Posted on November 22, 2005

No Kidding: Americans Acquiring Taste for Goat

Jerry Hirsch, Los Angeles Times, Nov. 21

STOCKTON — For many Californians, goat has become the other red meat.

Curried goat and birria stew have become fixtures on the menus of local restaurants. Markets catering to Muslims and Latinos do brisk business selling fresh goat meat. Even the meat section of the upscale Whole Foods Market in Glendale now peddles the commodity.

Goat meat imports to the U.S. jumped about 140% over a seven-year period ending in 2003. Now some California farmers see gold in goat. They are expanding their herds, hoping to cash in on consumers’ broadening tastes.

“As goat producers, we are standing in one of the most enviable positions of any agriculture industry in the United States,” said Marvin Shurley, president of the American Meat Goat Assn. in Sonora, Texas. “High demand for our products and livestock prices are unmatched within the history of our industry.”

Some 40% of the goat meat consumed in the U.S. is imported from Australia and New Zealand. The remainder is produced by farmers with herds ranging from 15 to 8,000 animals.

That means the burgeoning goat business is not large enough to mimic the milk industry’s with a “Got Goat?” slogan or to tweak the cheese industry’s marketing campaign: “California: It’s the goat.”

In a recent report, the University of California’s Small Farm Center in Davis said the state was well-positioned to capture a large share of the goat meat market. California’s dry, mild climate favors raising goats. Pasture and leftover farm produce provide excellent feed sources.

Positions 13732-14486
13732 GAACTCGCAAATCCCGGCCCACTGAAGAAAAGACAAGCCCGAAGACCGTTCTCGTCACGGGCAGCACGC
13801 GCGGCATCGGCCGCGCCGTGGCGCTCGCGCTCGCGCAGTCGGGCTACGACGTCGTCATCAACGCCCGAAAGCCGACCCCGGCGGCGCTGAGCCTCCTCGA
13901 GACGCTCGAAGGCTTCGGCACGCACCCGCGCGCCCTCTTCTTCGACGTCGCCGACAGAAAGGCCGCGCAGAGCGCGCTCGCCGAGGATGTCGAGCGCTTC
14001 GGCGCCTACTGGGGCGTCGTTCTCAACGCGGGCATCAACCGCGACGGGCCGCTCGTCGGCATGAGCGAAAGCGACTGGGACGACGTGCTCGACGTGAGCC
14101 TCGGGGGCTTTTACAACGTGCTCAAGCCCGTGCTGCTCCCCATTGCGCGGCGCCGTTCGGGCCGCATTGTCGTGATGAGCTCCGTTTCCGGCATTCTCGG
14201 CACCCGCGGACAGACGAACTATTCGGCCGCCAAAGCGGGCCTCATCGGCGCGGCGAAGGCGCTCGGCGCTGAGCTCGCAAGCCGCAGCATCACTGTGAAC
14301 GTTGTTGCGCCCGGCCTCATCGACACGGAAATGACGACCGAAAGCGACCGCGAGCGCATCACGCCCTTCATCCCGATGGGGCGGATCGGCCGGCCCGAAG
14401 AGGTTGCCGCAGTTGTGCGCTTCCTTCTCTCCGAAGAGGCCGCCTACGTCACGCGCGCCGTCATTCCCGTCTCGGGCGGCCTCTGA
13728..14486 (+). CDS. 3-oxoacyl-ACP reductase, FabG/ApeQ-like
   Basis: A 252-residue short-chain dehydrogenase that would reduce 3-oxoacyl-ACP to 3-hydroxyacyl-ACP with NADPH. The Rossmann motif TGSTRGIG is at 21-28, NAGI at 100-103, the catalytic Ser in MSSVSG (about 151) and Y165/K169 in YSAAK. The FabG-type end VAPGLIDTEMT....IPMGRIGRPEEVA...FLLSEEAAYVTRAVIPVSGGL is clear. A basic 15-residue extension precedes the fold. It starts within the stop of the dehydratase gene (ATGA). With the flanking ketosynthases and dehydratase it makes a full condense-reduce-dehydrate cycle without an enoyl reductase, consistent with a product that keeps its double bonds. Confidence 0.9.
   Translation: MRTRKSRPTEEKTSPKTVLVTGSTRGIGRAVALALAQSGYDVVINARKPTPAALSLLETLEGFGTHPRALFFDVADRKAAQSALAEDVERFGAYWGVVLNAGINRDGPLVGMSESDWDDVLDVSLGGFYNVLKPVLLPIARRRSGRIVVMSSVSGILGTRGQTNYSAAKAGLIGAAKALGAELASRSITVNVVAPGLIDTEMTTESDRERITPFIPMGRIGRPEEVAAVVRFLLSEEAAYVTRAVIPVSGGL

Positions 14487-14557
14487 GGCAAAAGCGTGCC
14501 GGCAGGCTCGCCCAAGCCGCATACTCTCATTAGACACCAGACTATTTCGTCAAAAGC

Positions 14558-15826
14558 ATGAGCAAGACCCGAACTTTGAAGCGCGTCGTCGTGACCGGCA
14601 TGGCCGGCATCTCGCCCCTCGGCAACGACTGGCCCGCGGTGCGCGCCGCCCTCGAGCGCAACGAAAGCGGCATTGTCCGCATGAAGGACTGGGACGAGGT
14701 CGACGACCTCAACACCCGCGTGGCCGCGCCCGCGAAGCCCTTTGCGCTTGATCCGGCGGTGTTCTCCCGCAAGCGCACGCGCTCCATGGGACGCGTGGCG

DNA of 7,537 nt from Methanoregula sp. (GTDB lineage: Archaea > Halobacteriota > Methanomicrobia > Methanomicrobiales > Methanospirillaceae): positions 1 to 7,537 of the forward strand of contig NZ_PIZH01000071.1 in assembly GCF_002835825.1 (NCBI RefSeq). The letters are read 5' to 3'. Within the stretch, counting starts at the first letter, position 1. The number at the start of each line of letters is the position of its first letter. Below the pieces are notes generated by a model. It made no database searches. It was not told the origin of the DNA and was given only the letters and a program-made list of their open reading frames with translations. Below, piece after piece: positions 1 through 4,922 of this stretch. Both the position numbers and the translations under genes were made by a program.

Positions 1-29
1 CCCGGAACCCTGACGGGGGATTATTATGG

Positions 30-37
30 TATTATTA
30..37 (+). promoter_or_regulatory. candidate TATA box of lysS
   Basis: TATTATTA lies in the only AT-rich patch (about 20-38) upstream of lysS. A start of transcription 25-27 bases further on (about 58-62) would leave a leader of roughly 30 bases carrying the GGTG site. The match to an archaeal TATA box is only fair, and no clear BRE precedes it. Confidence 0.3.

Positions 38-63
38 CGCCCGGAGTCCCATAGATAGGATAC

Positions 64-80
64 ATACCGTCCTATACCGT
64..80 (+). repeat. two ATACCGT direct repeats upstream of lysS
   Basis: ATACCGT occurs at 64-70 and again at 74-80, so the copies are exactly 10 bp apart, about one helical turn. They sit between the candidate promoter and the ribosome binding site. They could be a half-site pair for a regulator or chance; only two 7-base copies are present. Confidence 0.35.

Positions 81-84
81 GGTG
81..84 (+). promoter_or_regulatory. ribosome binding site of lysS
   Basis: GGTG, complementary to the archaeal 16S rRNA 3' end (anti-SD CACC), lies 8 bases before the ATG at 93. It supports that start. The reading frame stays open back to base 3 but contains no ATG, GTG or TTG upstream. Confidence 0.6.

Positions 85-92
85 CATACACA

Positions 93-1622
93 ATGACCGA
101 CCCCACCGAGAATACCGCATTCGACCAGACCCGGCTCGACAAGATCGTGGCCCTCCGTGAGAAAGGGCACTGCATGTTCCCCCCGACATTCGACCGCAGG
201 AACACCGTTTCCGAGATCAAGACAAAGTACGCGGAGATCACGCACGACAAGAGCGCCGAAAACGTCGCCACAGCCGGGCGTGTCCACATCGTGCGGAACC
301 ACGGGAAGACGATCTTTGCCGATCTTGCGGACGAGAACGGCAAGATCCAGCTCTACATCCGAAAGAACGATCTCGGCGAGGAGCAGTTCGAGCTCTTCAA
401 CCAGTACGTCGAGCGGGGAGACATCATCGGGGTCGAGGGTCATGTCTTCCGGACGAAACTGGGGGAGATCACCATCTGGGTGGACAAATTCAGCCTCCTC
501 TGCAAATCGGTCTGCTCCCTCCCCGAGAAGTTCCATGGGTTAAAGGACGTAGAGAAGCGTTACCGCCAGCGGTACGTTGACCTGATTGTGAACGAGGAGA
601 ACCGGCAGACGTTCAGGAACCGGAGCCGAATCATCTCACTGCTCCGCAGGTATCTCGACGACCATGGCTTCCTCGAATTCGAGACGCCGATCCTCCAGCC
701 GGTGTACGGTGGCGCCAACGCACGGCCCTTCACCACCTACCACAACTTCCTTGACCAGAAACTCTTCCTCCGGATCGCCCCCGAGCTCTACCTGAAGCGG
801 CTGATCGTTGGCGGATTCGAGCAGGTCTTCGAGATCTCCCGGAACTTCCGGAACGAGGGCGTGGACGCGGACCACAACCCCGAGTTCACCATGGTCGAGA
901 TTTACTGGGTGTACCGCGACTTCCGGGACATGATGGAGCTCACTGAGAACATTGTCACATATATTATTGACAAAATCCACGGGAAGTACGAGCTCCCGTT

In California and across the nation, the fast-growing Muslim, Latino and Asian communities are pushing up the demand for one of the most widely consumed meats in the world. There are about 35 million foreign-born U.S. citizens, and many of those are from goat-eating nations, said Richard Machen, a professor and livestock specialist at Texas A&M University’s Agricultural Research and Extension Center in Uvalde, Texas.

Many consumers get their fresh goat from places like Islamic Meat and Poultry Co. in Stockton.

Jalal Sbeta, the shop’s owner, slaughters about 300 goats a week, shipping the meat to markets patronized by Muslims in Northern California.

Sbeta, a native of Libya, gets help from Poncho the Goat, a loyal ram who several times a day leads a small group of kid goats through a narrow alley to the slaughterhouse door. Poncho leaves the animals inside and trots back to a cozy corral while a worker slits the throats of his former charges. Their skinned carcasses are then placed in cold storage.

Each animal is slaughtered according to Islamic halal rules that require the recitation of God’s name before the animal is killed. After that, the animal is hung by a hind leg to allow the blood to drain from the body. At one point, the slaughterhouse worked with a rabbi to produce a line of kosher lamb.

Sbeta said he wants to expand. He’s considering opening a warehouse in Southern California to supply goat-eaters who he said constantly inquire about getting the halal meat. He is also negotiating with a small chain of supermarkets that cater to Latinos.

“I could move 700 to 800 goats a week,” Sbeta said.

Sbeta’s success would depend on his suppliers, including Gary Silva Jr., who raises 3,000 goats and 500 cows on stony pasture near the defunct Rancho Seco nuclear power plant near Sacramento.

“This is a growth industry,” Silva said.

California — with more than 100,000 goats — trails only Texas and Tennessee in the size of its herd.

Silva’s goats and the meat imported into the U.S. end up in Caribbean restaurants, where curried goat is a specialty, and in birria, a Mexican stew usually served with lime, onions and cilantro.